The Letters of Lord Nelson to Lady Hamilton, Vol. I. eBook

This eBook from the Gutenberg Project consists of approximately 92 pages of information about The Letters of Lord Nelson to Lady Hamilton, Vol. I..

If you and Sir William ever wish me to dine with his brother, it must be the time of a very small party; for it would be worse than death to me, to dine in so large a party.

I expect, that all animals will increase where you are, for I never expect that you will suffer any to be killed.

I am glad Sir William has got the Duke’s poney; riding will do him much good.

I am sorry to tell you, that Dr. Baird is so ill, that I am told it is very probable he may never recover.

This place is the devil’s, for dreadful colds:  and I don’t believe I should get well all the winter; for both cough, and bowels, are still very much out of order.

You are now writing your last letter for Deal; so am I, for Merton, from Deal:  at least, I hope so; for, if I can help it, I will not return to it.

I have much to do, being the last day on board; but ever, my dearest friend, believe me your truly affectionate


I am literally starving with cold; but my heart is warm.

I suppose I shall dine with Lutwidge:  but I am not very desirous of it; for I shall have Sutton, Bedford, and Hardy, with me.

You must prepare Banti’s mother, as it is a peace, for some other line of life than the navy.  Yesterday, he sold a pair of silver buckles; he would soon ruin poor Charles, who is really a well-disposed boy.

I never shall get warm again, I believe.  I cannot feel the pen.

Make my kindest regards to Sir William, Mrs. Cadogan, Oliver, &c.  Sutton, Hardy, and Bedford, all join in kind remembrances.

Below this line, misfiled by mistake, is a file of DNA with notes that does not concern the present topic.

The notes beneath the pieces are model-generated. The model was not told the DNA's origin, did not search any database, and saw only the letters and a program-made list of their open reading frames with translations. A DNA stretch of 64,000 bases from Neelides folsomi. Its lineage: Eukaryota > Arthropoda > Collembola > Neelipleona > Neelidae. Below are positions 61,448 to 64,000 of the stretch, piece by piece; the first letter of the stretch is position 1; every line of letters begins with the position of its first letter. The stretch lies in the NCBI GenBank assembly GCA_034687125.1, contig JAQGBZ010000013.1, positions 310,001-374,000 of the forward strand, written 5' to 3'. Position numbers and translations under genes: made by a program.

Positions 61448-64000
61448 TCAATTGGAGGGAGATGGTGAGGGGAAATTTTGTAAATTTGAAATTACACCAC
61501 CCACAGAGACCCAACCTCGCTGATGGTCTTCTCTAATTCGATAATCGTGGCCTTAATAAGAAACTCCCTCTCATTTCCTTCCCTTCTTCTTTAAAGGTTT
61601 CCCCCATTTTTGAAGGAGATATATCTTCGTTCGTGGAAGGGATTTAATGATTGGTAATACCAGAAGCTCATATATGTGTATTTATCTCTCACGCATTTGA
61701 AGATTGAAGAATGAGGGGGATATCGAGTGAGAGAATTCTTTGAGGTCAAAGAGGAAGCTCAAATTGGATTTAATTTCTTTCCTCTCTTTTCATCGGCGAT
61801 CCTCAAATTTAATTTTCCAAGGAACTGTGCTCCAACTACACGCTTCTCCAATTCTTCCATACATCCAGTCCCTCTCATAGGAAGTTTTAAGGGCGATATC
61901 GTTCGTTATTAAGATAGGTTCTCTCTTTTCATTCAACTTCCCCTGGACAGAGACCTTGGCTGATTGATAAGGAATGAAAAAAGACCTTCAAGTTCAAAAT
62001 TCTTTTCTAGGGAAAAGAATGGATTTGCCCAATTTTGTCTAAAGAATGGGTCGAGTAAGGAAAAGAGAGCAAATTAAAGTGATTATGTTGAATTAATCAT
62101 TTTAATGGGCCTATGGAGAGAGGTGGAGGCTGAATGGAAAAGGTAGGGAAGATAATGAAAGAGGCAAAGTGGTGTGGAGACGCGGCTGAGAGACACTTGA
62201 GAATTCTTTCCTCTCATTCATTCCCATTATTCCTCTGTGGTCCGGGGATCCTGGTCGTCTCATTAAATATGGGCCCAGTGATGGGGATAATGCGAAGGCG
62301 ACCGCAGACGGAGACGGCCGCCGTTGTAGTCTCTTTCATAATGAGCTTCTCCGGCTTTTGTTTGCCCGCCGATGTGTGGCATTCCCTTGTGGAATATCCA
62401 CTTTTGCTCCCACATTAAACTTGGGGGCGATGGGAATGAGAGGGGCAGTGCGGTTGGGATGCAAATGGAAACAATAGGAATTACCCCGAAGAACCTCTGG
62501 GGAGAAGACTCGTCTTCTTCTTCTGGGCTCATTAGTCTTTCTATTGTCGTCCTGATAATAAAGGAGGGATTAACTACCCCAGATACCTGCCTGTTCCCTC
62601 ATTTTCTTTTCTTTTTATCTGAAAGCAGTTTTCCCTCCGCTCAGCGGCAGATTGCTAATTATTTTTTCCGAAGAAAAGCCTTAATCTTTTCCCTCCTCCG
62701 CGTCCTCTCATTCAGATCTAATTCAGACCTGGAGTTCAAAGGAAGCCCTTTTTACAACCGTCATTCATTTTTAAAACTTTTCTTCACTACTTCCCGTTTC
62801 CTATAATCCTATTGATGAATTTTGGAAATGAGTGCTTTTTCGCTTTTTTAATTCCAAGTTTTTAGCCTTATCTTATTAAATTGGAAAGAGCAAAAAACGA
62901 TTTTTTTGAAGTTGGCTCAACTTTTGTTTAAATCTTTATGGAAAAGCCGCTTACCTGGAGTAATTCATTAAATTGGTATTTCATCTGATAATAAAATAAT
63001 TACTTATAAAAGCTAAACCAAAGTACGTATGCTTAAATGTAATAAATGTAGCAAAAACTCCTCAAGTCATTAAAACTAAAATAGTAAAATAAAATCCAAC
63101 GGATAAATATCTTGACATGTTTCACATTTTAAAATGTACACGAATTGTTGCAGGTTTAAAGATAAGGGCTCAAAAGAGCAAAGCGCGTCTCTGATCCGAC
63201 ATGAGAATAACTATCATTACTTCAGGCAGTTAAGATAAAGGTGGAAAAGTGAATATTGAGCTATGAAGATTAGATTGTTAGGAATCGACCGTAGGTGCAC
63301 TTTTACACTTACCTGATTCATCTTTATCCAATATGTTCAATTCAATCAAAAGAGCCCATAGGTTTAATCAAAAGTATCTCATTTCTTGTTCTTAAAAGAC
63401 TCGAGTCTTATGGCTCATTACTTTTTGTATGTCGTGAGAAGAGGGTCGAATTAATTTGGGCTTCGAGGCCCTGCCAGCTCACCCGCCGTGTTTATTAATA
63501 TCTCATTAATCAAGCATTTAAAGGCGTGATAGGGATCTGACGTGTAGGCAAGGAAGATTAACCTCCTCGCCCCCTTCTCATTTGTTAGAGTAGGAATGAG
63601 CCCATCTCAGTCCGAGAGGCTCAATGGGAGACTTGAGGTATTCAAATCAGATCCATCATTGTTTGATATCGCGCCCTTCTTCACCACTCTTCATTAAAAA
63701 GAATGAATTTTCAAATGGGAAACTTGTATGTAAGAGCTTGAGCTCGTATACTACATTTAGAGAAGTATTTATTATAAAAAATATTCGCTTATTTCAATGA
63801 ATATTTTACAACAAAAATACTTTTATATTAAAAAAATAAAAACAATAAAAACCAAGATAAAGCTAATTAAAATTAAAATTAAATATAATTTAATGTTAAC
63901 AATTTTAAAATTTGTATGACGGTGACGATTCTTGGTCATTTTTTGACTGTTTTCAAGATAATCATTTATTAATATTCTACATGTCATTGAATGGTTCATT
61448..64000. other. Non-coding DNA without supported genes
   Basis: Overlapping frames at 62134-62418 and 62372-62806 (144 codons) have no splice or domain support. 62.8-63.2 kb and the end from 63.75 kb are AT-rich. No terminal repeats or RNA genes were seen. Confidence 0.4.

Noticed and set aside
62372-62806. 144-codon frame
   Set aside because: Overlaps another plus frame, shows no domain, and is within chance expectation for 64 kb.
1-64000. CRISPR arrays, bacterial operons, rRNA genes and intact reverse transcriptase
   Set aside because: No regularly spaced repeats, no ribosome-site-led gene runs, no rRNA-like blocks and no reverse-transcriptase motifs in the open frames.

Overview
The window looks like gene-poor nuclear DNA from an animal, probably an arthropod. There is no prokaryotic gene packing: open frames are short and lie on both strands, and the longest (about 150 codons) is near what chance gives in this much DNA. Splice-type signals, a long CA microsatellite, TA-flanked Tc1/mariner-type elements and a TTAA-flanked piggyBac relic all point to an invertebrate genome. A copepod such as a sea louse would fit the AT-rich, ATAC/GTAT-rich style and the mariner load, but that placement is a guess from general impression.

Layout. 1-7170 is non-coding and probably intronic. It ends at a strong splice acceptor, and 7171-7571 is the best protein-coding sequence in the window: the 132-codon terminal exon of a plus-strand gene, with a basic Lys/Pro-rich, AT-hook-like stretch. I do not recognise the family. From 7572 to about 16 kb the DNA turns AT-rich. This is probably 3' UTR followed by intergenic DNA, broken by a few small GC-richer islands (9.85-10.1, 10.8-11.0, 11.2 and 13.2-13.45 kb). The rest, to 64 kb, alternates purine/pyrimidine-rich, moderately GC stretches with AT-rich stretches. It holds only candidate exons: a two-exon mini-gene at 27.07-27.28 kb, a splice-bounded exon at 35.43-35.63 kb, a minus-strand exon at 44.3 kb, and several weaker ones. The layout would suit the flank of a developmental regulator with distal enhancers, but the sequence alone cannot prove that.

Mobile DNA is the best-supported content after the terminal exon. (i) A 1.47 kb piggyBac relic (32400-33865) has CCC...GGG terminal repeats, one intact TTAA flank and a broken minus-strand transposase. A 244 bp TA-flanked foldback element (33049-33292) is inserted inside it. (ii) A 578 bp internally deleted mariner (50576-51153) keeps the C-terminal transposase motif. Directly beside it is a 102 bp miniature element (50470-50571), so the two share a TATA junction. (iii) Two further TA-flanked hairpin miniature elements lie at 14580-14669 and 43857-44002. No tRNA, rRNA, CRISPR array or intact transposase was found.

As Monday is Horace’s birth-day, I suppose I must send him a one pound note.


  May 22d, [1803.]
  Eight o’Clock in the Morning.


We are now in sight of Ushant, and shall see Admiral Cornwallis in an hour.

I am not in a little fret, on the idea that he may keep the Victory, and turn us all into the Amphion.  It will make it truly uncomfortable; but, I cannot help myself.

I assure you, my dear Emma, that I feel a thorough conviction, that we shall meet again, with honour, riches, and health, and remain together till a good old age.  I look at your and my God’s Child’s picture; but, till I am sure of remaining here, I cannot bring myself to hang them up.  Be assured, that my attachment, and affectionate regard, is unalterable; nothing can shake it!  And, pray, say so to my dear Mrs. T. when you see her.  Tell her, that my love is unbounded, to her and her dear sweet child; and, if she should have more, it will extend to all of them.  In short, my dear Emma, say every thing to her, which your dear, affectionate, heart and head, can think of.

We are very comfortable.  Mr. Elliot is happy, has quite recovered his spirits; he was very low, at Portsmouth.  George Elliot is very well; say so, to Lord Minto.  Murray, Sutton—­in short, every body in the ship, seems happy; and, if we should fall in with a French man-of-war, I have no fears but they will do as we used to do.

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The Letters of Lord Nelson to Lady Hamilton, Vol. I. from Project Gutenberg. Public domain.
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